Moonwalkers

Then there’s Moonwalkers (2015), starring none other than Harry Potter’s favorite ginger, Ron Weasley. Here’s how that one goes: “After failing to locate the legendary Stanley Kubrick, an unstable CIA agent (Ron Perlman) must instead team up with a seedy rock band manager (Rupert Grint) to develop the biggest con of all time-staging the moon landing.”

Faked

This is all so flippin’ cool and a veritable fountain of validation for all those faked moon landing nutbags who have spent countless hours/years clicking around the Internet for “proof” of something that happened 47 years ago. (Note to nutbags – don’t stop busting NASA’s chops; I’m loving every second of it.)

Be Witched

Posted in Classic Horror, Evil, Scream Queens, Witches with tags , , , , , , , , , , , , , , , , , , , , , , , , , , , , , on August 21, 2015 by Drinkin' & Drive-in

Salem

The rich tapestry of witches seems to have taken root these days, fueled possibly by the success of the TV series Salem (2014), an annoyingly hard-to-follow depiction of fevered witch paranoia life in stinky Massachusetts in the late 1600s. (If your neighbor thought you to be in league with Big D, you were proved it merely by hearsay in a court of law and burned alive in the public square, the colonial version of a tailgate party.

The Lords of Salem

Rock dude/horror filmmaker Rob Zombie even tried his hand at some lovin’ from the coven in 2013 with the The Lords of Salem. (I’m generally a fan of Zombie’s music and film work, but that thing is outright laughable and does great disservice to our witchy women.)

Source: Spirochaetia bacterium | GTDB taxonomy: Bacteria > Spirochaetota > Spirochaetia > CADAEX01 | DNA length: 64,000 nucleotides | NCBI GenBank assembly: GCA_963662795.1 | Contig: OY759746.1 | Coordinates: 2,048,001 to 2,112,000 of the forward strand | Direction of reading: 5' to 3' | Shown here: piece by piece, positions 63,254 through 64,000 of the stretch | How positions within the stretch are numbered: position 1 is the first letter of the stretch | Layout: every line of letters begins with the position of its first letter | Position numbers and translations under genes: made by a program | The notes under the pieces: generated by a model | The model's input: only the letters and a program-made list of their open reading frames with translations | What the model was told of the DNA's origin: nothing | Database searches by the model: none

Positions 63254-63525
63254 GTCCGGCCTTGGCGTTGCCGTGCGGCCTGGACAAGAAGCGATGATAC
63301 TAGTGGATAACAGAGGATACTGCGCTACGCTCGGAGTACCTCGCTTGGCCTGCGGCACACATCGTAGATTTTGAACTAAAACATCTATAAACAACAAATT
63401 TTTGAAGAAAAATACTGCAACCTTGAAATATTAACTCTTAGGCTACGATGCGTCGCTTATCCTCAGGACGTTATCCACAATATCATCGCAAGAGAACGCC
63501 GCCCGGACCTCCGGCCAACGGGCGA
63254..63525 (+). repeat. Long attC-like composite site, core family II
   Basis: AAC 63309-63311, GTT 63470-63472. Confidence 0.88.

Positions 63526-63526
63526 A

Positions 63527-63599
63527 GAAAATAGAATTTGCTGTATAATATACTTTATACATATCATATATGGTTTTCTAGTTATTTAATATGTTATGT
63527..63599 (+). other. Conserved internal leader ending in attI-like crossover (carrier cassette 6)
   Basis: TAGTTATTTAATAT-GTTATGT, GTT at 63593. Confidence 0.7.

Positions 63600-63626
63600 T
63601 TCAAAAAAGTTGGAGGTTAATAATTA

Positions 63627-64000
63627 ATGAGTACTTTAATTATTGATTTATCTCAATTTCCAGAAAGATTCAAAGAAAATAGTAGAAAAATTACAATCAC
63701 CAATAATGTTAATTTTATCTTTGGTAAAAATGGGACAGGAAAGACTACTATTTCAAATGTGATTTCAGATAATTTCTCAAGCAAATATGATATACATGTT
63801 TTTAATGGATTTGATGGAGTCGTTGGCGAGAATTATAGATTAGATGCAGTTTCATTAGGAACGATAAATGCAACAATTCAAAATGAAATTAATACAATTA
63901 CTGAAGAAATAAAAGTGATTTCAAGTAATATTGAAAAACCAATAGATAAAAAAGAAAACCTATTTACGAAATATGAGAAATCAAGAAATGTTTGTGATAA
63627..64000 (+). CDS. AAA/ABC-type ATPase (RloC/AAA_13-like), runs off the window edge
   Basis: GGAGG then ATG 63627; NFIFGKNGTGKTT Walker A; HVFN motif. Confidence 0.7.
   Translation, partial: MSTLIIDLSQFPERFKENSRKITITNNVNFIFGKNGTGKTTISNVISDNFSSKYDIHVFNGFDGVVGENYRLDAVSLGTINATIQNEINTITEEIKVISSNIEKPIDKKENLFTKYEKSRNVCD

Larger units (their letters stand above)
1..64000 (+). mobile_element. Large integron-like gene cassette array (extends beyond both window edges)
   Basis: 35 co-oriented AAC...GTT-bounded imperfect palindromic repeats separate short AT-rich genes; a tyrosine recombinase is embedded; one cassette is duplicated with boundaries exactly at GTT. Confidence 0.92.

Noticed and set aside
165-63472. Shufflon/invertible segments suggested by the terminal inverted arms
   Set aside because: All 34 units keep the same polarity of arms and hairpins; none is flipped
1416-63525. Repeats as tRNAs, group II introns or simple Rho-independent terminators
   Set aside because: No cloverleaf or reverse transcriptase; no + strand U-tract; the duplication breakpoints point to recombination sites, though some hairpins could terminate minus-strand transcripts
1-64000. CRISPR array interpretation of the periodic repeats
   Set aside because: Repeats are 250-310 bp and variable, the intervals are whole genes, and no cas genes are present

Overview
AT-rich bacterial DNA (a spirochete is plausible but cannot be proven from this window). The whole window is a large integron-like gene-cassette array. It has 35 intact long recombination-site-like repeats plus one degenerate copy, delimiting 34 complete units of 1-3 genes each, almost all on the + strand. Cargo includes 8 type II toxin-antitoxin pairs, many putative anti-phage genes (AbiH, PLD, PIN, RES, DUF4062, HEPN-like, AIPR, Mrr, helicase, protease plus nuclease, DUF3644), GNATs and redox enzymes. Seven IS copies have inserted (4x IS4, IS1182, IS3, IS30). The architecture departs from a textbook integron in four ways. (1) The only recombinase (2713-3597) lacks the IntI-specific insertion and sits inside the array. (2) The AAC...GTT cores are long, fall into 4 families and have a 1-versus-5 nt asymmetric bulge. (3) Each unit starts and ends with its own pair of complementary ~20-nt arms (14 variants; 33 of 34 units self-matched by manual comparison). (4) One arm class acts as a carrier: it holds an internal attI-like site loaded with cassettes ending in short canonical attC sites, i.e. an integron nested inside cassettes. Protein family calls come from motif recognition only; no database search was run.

The Last Witch Hunter

Regardless, the market fire burns hot for Wiccans and their vibrant community. Vin Diesel (Riddick himself!) is set to release The Last Witch Hunter (2015), followed by The Witch (2016), a period horror piece that promises some wicked wickedness.

The Witch

Here’s what The Witch is conjuring (heh): “Evil takes many forms in this vintage horror thriller set in New England in the 1600s about a family and their suddenly missing children.”

The Witch

Okay, not a lot to go on. But the trailer is a tasty appetizer. And early reviews gush that The Witch “blends The Crucible, The Shining and The Exorcist in a frightening New England folktale.”

Wiccapedia: A Modern Day White Witch's Guide